Plus, do you think I would need to manage the octree separated from, for instance, a more high level graph (e.g. a graph handling lights, octrees and so on...) ?
One last question (sorry for so many questions): How I would manage the idea to have the scene stored on a file on disk, given the fact that for example I do not have an editor to organise the scene and most of the time the meshes that I have don't come from a scene file but they are separated (so not in the context of a scene) withuot any relation with particle system, lights and so on ... Is there any existing package to allow this ? Or I have to write my own ?


Note: What about using a pool of preallocated nodes, managed as a linked list

from which to allocate nodes and relase them (to fight memory fragmentation)?

Thanks again for any help

[Edited by - MegaPixel on September 2, 2010 8:49:19 AM]

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Quote:
Original post by MegaPixel
Note: What about using a pool of preallocated nodes, managed as a linked list

from which to allocate nodes and relase them (to fight memory fragmentation)?

Thanks again for any help

Note that, in order to fight memory fragmentation, you would need to use a vector, not a linked list.

In most scenes, however, I would think it would just be easier to create all the leaf nodes and then disable them if they contain no entities. A boolean check for each leaf node would not be expensive, and the memory overhead of empty leaf nodes wouldn't be a problem unless you're talking about a ridiculous number of levels.

Of course, if an object moves into an empty node, it must be enabled again.

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Quote:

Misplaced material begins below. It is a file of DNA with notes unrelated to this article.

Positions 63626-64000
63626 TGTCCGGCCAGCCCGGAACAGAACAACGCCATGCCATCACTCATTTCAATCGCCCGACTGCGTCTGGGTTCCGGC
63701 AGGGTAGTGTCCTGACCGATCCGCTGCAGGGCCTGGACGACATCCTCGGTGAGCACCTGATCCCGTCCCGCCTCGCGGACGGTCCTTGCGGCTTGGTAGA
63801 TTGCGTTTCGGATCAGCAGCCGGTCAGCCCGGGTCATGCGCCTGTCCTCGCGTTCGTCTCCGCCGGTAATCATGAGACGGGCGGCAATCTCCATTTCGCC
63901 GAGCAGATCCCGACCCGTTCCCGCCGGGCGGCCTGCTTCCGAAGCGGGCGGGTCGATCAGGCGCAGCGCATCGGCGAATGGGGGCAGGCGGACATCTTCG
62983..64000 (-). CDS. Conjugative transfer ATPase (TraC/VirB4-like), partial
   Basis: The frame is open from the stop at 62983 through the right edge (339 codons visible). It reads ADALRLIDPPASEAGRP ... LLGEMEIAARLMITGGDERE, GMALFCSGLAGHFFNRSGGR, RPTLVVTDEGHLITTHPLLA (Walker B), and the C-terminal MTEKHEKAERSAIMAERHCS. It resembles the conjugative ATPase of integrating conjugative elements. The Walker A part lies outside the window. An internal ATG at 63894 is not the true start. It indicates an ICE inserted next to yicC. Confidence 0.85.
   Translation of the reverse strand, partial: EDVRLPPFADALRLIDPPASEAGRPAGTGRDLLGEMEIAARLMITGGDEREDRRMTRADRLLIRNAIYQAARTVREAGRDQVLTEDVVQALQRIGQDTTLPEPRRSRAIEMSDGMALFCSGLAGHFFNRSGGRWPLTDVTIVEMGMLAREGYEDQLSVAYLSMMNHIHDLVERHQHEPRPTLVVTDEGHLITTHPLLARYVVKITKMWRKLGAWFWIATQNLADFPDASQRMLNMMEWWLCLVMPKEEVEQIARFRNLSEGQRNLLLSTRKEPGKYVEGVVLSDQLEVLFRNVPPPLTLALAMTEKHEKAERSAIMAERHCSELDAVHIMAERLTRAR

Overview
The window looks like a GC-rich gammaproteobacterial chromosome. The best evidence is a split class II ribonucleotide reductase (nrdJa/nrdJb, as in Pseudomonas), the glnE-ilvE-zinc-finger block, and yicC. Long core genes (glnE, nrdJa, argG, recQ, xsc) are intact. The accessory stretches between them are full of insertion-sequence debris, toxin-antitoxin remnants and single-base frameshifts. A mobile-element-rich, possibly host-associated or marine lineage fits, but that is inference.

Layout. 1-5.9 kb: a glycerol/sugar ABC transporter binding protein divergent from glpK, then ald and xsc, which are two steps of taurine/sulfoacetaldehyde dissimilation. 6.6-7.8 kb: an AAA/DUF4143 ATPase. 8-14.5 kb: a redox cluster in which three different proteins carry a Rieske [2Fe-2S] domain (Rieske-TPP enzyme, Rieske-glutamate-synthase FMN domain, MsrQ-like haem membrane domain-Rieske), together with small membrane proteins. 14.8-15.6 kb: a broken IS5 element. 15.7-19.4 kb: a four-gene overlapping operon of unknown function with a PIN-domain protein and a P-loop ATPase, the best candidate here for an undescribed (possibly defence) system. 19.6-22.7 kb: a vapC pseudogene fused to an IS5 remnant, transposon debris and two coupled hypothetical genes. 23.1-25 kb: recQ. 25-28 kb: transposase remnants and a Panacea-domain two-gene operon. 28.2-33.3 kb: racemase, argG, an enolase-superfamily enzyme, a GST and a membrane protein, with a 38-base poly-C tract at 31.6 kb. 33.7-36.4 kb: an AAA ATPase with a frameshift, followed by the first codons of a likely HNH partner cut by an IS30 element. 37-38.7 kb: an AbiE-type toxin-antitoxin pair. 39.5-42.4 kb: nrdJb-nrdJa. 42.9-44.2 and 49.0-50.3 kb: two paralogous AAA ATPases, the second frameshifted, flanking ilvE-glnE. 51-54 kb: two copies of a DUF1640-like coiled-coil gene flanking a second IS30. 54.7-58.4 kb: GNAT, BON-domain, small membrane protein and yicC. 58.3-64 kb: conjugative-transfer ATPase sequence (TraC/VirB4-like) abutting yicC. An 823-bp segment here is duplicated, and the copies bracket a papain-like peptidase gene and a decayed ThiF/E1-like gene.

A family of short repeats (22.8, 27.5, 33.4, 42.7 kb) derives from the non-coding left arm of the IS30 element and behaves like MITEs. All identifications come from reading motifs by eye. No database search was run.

Original post by XeonXT
Quote:
Original post by MegaPixel
Note: What about using a pool of preallocated nodes, managed as a linked list

from which to allocate nodes and relase them (to fight memory fragmentation)?

Thanks again for any help

Note that, in order to fight memory fragmentation, you would need to use a vetor, not a linked list.

In most scenes, however, I would think it would just be easier to create all the leaf nodes and then disable them if they contain no entities. A boolean check for each leaf node would not be expensive, and the memory overhead of empty leaf nodes wouldn't be a problem unless you're talking about a ridiculous number of levels.

Of course, if an object moves into an empty node, it must be enabled again.


Yeah of course I use a vector, I've made a mistake writing linked list. I actually use a vector to hold a block of contiguous memory and a vector of pointers that will hold free pointers to the location of the previous vector.

Concerning the approach of creating all the leaves, I'll think about that as I'm still wondering on my scene graph architecture and the octree will be just used in one of the scene node (as for example to handle complex static geometry).

Thanks